FAQ

Noise

The is: 90% of fly rock incidents are unexplainable

In spite of the best efforts of blasting contractors, unpredictable flyrock occurs as a result of irregularities in the rock geology such as seams, fissures, and voids.  The karst geology at the HQ site is characterized by such features.

Testimony to MOE regarding two flyrock incidents at the Pakenham Quarry near Arnprior Ontario on July 20 and 23, 2009 demonstrated that even competent, experienced contractors are unable to avoid the possibility of flyrock due to geological irregularities:

  • “Any experienced blaster would have had the same fly rock incident take place.”
  • “There is no technology available to identify anomalies in rock such as mud seams or voids.”
  • “90% of fly rock incidents are unexplainable.”

Mr. Morin, of JDCL’s blasting consultant Explotech, advised “. . .  that the hazard zone be increased to 500 m when firing any future blasts in this quarry.”

 

Numerous jurisdictions such as Nova Scotia, Texas, Australia, and the UN Food and Agriculture Organization set minimum requirements of 400 to 800m or more for setbacks for surface blasting. Ontario has no minimum requirement.

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The is: Risk = probability x consequences

Sweetnam implies that the risk of a flyrock incident is effectively zero. But data from the international blasting contractor, Dyno Nobel, indicates that the probability of flyrock is about 0.5%, low but not zero.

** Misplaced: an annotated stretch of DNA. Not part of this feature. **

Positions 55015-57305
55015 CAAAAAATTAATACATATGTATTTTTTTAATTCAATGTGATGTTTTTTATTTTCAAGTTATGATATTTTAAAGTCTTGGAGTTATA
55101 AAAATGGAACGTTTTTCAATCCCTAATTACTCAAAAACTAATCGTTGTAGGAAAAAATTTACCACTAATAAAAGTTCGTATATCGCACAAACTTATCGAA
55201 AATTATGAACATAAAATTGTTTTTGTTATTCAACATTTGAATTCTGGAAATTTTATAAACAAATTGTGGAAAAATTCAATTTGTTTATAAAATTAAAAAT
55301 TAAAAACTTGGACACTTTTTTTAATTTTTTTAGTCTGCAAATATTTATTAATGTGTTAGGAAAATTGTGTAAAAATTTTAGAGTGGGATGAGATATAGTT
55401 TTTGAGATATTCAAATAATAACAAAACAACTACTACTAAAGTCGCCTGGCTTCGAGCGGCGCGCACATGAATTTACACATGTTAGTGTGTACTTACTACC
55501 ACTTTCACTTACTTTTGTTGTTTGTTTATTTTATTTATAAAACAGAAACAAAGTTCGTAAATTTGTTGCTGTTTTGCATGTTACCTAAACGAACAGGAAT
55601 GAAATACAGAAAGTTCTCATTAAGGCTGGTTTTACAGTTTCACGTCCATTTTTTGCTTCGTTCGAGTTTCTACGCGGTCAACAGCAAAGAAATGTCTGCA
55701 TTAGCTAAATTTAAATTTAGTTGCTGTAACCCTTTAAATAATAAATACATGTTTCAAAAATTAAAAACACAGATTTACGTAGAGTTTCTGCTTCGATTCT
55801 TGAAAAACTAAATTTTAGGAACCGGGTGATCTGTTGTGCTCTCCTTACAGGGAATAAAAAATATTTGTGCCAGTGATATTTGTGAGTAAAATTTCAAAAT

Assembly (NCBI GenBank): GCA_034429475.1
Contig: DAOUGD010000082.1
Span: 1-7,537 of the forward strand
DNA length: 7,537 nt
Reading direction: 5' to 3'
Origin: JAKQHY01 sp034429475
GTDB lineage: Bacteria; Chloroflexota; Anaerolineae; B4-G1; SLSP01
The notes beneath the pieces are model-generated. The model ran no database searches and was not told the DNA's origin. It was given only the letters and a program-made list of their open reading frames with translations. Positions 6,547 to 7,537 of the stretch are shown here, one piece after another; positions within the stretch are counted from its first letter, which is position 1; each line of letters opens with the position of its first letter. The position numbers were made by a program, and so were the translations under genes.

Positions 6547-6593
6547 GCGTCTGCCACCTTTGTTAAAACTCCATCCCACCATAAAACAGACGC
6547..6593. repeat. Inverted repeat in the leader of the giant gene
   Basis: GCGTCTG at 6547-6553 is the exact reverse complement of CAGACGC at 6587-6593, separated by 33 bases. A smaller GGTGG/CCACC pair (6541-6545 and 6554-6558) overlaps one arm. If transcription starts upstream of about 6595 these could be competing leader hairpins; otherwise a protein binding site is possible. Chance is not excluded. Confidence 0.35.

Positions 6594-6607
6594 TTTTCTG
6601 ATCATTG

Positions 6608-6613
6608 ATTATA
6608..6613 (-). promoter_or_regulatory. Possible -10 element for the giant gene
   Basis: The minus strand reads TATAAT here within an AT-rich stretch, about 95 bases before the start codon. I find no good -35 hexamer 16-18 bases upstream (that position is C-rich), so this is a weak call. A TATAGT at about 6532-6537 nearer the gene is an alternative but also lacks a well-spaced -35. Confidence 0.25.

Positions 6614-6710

But risk is probability x consequences and the consequences are often catastrophic. Responsible quarry operators acknowledge that the only protection from flyrock is to provide safe setback from the blasting site to ensure that no flyrock damage or injury occurs, and there are at least two methods used internationally to calculate a safe setback.

JDCL made a faulty calculation using one of these methods, and defined  a setback determined that is  one-quarter of what it should be if the method had been properly applied.

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The is: ‘Underwater blasting’ is a complete misrepresentation of the proposed blasting method.

JDCL is not planning to do underwater blasting “at the bottom of a gravel pit”, rather would blast into a water-filled pit from the excavation face. This doesn’t prevent flyrock due to “cratering” or “rifling” from the explosive-filled boreholes drilled on dry land.

It is not underwater blasting. It is blasting into water—a big difference!

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​​It is located at the corner of Highway 7 and 6th Line Eramosa, just east of Rockwood and west of Acton. It is only one kilometre from the southern neighbourhoods of Rockwood as the crow flies, and as little as 165 m from homes and buildings on Eramosa 6th and 7th Lines and those at the north end of Nassagaweya 5th line! Nearly half the population of Rockwood lives within 2 kilometers of the site.

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​​Yes, and the closer you live to the quarry the more noise you will hear. Residents in the southern neighbourhoods of Rockwood, expecially those on high ground, as well as those on Eramosa 6th and 7th Lines and along the northern reaches of Nassagaweya 5th and 6th Lines will be most affected. Regular blasting, and ongoing rock crushing, heavy equipment, warning beepers, and idling trucks will all contibute. The quarry would operate from 6am to 6pm, 6 days a week throughout the year.  On top of that, you would feel the vibrations from blasting up to a minimum of 2 kilometres from the site.  Of course, this noise is supplemental to the current sound from the busy highway.

Category: Noise
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